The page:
• Safety: Randomized controlled trials have compared the safety and effectiveness of a strategy that incorporates remote monitoring to reduce the frequency of in-person office evaluations vs the routine paradigm of quarterly or bi-annual office interrogations for patients with pacemakers and ICDs. These studies have demonstrated that RM is safe and effective, and can be used to significantly reduce the number of routine scheduled in-office visits.2,3
  • Early event detection: RM provides the benefit of early detection of significant arrhythmias.3,4
    • Fewer shocks and increased battery longevity: The ECOST trial demonstrated that RM permits identification of non-sustained arrhythmias, which permits intervention to avoid both appropriate as well as inappropriate shocks, unnecessary capacitor charging, and thereby reduces both the number of shocks and increases battery longevity.5 The investigators observed a 52% reduction in inappropriate shocks, and a 72% reduction in hospitalizations for inappropriate shocks. 
    • Atrial fibrillation: RM permits the accurate detection of paroxysmal atrial fibrillation with unprecedented sensitivity and accuracy.6 This enables physicians to consider management strategies following HRS/ACC/AHA guidelines, including:7
      • Rate control vs rhythm control.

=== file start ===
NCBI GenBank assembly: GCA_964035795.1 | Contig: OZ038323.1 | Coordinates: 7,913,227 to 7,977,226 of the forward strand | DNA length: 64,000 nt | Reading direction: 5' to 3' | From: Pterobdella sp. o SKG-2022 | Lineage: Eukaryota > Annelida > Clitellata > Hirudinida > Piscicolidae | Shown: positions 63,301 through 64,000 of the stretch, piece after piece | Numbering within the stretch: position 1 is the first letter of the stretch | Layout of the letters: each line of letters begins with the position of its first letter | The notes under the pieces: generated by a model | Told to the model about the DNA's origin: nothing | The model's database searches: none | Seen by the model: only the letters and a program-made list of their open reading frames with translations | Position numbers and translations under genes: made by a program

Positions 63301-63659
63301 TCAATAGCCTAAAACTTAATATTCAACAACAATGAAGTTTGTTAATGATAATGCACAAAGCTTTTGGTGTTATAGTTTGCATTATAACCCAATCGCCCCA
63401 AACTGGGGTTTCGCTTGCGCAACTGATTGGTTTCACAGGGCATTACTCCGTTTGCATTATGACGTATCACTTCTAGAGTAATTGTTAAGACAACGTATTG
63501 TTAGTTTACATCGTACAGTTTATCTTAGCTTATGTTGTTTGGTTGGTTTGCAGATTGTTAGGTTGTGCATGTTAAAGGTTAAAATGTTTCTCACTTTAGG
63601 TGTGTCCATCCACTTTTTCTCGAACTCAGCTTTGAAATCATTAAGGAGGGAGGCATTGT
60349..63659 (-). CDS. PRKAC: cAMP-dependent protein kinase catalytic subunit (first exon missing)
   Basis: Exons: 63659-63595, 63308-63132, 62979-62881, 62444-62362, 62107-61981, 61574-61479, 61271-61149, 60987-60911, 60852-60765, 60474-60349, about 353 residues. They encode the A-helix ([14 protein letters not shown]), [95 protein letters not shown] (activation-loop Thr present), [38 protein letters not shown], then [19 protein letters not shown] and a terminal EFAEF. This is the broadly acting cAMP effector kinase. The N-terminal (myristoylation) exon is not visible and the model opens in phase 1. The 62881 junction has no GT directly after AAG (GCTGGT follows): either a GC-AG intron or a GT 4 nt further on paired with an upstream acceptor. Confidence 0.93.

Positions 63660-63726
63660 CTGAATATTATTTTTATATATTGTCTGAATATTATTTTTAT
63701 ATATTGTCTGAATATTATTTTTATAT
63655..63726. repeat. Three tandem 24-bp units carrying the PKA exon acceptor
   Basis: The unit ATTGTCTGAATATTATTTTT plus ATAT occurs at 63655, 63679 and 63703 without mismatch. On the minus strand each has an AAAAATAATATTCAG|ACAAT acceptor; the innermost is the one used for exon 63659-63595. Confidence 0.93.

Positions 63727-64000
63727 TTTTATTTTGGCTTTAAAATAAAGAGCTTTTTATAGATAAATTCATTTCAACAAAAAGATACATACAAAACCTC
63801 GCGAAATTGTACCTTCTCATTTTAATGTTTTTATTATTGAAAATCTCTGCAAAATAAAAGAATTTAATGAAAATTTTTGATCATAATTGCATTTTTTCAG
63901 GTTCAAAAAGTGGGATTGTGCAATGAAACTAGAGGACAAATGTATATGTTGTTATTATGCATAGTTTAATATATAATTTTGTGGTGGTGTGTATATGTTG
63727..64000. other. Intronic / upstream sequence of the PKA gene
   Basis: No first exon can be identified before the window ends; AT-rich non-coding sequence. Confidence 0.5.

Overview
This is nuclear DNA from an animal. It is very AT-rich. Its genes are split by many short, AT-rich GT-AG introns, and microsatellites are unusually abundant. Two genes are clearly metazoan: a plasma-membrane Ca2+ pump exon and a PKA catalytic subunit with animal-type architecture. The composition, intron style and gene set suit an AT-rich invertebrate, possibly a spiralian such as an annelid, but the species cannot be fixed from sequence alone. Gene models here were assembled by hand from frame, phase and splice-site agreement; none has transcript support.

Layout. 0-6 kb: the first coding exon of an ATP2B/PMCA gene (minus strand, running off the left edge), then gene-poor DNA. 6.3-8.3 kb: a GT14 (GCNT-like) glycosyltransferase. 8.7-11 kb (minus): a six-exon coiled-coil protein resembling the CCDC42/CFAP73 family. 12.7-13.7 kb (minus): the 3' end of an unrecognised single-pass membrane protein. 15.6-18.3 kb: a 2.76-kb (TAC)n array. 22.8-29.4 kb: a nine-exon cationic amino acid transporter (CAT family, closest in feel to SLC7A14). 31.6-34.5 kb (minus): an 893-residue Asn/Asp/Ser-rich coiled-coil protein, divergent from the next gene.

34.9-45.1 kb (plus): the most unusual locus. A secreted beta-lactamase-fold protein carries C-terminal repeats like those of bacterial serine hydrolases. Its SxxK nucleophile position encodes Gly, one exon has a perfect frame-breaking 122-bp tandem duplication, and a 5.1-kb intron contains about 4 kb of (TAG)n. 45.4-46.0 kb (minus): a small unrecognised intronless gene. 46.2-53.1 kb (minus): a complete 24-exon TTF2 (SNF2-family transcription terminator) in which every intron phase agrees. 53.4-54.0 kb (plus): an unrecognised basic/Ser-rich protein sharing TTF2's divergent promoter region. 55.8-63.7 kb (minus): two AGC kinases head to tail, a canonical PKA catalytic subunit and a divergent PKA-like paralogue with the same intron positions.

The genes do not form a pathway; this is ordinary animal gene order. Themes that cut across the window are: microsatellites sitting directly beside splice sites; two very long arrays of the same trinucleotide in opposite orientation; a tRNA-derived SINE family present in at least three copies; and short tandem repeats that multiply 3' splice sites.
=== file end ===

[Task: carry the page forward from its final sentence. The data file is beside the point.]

• Rhythm control strategies (antiarrhythmic drug therapy, catheter ablation).
      • Thromboembolic prophylaxis.
      • Avoidance of inappropriate shocks.
  • Mortality benefit: Three studies have demonstrated an association between all-cause mortality and use of RM. The ALTITUDE mega-cohort study of patients who received an ICD or CRT-D and were monitored in Boston Scientific’s LATITUDE RM network was the first observational registry to associate RM with a reduction in all-cause mortality.8 IN-TIME was a randomized controlled trial of patients with chronic systolic heart failure who received either a dual-chamber ICD or CRT-D.9 Patients were randomly assigned to receive standard follow-up with vs without RM. The study endpoint was a composite of all-cause mortality, hospitalization for congestive heart failure, change in New York Heart Association functional class, and change in patient self-assessment. At one year, 18.9% of patients with RM vs 27.2% of controls reached the primary outcome (P = .013), with 10 vs 27 deaths in the respective study groups. Observational data from a large cohort of patients in St. Jude Medical’s Patient Care Network examined survival among patients with all types of CIEDs (pacemakers, ICDs, CRT-Ds, and CRT-Ps), and found not only improved survival for all patient groups, but also that the degree of benefit corresponded with the degree of adherence to RM.10